Heading away from home on a city break brings with it a number of known eventualities. Expensive meals out in the evening, long days of cramming as much touristing in as possible, an obligatory falling out with your travel companion(s) and undertaking more walking in a few days than you would typically do in a month! With so little time it can be exhausting!
These long walks around the cities of the world may be long and tiring but they are more often than not by far the best way to explore a city.
One of our favourite places to walk to in Prague is the Old Town square where you will find the Orloj a.k.a. the Astronomical clock mounted to the on the Old Town Hall.
History of the Astronomical Clock
The Orloj dates all the way back to 1411 so as you would expect, there’s a lot of history and stories surrounding it. The creator of the clock has been debated, it has been through numerous repairs over the years and various components have been added as time has passed. During the war the clock received extensive damage from fire and ammunition which led to significant repairs being undertaken.
Components of the Clock
Astronomical clocks appear in cities all over the world and bring with them fascination from the public. They all tend to have the same components but they all operate in a slightly different way or put on a “show” on the hour that differs from one to the next. One thing is consistent however and that is the intricacy of the designs.
1. The Astronomical Dial
The Orloj contains 3 primary components, the first of which is the astronomical dial. This has a central background representing the earth and sky and is surrounded by 4 other components:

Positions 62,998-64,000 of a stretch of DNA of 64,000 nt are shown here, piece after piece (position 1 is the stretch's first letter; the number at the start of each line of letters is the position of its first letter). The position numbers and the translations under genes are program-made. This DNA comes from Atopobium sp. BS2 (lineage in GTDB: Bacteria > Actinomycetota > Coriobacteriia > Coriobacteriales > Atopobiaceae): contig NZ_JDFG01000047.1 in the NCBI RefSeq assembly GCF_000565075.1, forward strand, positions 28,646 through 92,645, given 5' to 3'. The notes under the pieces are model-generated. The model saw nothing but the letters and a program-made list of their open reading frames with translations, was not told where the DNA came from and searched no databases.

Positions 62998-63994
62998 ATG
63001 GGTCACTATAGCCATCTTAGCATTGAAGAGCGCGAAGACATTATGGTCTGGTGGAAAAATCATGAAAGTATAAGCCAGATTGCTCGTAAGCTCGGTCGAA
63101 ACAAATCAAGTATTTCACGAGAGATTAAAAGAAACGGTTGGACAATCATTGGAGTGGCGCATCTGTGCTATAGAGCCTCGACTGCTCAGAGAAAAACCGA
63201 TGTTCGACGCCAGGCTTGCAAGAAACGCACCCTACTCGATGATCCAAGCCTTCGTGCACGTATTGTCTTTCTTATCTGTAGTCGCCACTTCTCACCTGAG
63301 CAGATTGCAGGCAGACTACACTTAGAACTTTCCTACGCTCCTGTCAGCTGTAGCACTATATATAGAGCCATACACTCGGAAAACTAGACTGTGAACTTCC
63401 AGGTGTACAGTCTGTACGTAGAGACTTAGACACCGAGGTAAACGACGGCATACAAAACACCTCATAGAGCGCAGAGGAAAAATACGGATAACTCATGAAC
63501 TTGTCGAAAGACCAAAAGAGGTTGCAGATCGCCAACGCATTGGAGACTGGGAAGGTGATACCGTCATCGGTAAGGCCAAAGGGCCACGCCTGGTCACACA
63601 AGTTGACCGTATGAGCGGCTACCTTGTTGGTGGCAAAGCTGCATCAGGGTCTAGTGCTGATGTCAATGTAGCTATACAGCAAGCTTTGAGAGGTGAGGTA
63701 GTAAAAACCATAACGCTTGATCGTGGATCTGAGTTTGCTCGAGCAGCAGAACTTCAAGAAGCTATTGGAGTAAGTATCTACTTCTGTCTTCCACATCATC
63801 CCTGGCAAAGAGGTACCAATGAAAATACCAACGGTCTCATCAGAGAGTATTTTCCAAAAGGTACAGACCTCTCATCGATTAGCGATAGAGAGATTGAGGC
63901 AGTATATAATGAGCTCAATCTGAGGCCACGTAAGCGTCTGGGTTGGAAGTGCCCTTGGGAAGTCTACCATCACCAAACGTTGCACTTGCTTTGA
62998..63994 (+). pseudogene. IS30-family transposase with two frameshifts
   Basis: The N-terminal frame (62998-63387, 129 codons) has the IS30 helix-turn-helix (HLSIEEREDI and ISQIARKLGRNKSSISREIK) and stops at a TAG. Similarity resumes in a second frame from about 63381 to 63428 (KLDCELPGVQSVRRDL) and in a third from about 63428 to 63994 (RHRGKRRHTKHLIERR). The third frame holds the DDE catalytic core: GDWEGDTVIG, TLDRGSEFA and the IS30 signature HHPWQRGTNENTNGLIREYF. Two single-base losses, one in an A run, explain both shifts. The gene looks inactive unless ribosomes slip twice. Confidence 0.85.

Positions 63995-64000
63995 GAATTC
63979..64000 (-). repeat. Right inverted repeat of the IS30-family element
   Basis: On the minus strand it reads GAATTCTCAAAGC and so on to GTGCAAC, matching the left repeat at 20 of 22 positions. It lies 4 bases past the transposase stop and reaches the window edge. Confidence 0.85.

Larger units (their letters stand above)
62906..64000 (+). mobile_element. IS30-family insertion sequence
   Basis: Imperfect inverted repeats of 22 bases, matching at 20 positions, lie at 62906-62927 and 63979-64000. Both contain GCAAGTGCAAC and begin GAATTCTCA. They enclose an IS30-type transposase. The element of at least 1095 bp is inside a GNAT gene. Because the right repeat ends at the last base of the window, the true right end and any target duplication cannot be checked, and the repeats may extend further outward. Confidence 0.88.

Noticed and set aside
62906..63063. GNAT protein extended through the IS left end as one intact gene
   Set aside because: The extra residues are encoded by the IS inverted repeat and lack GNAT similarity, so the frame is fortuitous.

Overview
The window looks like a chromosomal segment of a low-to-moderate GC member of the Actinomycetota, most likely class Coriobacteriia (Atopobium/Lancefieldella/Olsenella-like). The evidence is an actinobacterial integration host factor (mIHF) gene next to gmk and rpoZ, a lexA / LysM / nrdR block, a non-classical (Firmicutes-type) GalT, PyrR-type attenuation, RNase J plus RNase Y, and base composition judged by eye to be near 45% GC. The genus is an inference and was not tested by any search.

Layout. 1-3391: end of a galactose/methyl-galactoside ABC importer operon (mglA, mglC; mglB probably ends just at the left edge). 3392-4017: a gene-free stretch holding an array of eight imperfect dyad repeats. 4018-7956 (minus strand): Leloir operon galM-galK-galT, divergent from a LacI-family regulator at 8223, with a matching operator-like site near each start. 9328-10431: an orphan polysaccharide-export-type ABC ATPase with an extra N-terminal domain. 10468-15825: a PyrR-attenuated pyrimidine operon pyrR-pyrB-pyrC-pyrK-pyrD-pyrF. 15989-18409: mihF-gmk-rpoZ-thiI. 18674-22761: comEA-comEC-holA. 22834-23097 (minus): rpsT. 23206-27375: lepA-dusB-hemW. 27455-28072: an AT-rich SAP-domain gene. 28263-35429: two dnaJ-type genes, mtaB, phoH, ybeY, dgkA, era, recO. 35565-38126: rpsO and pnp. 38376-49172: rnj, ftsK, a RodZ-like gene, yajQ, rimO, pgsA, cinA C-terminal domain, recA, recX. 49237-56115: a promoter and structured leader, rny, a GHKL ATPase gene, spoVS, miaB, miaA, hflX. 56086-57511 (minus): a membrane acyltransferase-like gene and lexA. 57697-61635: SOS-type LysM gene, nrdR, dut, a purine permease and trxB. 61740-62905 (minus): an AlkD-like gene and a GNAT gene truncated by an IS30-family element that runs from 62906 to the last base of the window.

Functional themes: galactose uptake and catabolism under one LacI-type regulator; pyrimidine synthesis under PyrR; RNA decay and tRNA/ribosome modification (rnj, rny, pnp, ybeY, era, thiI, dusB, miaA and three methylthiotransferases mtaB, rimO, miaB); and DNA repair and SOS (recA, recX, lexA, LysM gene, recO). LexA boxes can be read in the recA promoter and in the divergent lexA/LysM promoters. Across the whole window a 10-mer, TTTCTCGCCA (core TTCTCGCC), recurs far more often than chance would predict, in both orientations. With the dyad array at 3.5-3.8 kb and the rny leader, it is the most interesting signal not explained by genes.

- A zodiacal ring
- An outer rotating ring (time)
- The sun (position and sunrise/sunset)
- The moon (phases)
Within this construction there are several elements which make it unique in the world including the mechanism inside the moon which uses gravity to determine the moons phases.
2. The Calendar Dial
The second major component of the clock is the calendar dial however this isn’t the original one. It was replaced in 1880 with the original being stored in the Prague museum. The calendar dial contains 12 different images each representing a different month of the calendar year.
3. Statues of Catholic Saints
The calendar dial is flanked by 4 statues which represent the frailty of human life and different human qualities such as vanity. These form part of “The Walk of the Apostles” show which takes place every hour. There are 12 sculptures of the Apostles in the upper windows of the clock and each hour are set in motion with the skeletal representation of death striking an hourglass indicating that life is at the end. The show is concluded with a bird appearing in the upper window.
The astronomical clock is a great attraction within Prague and provides a real point of interest. When visiting the Old Town Square make sure you take the time out to head here on the hour to watch the show.
Are you heading to Prague this year and planning to see the clock? Let us know in the comments!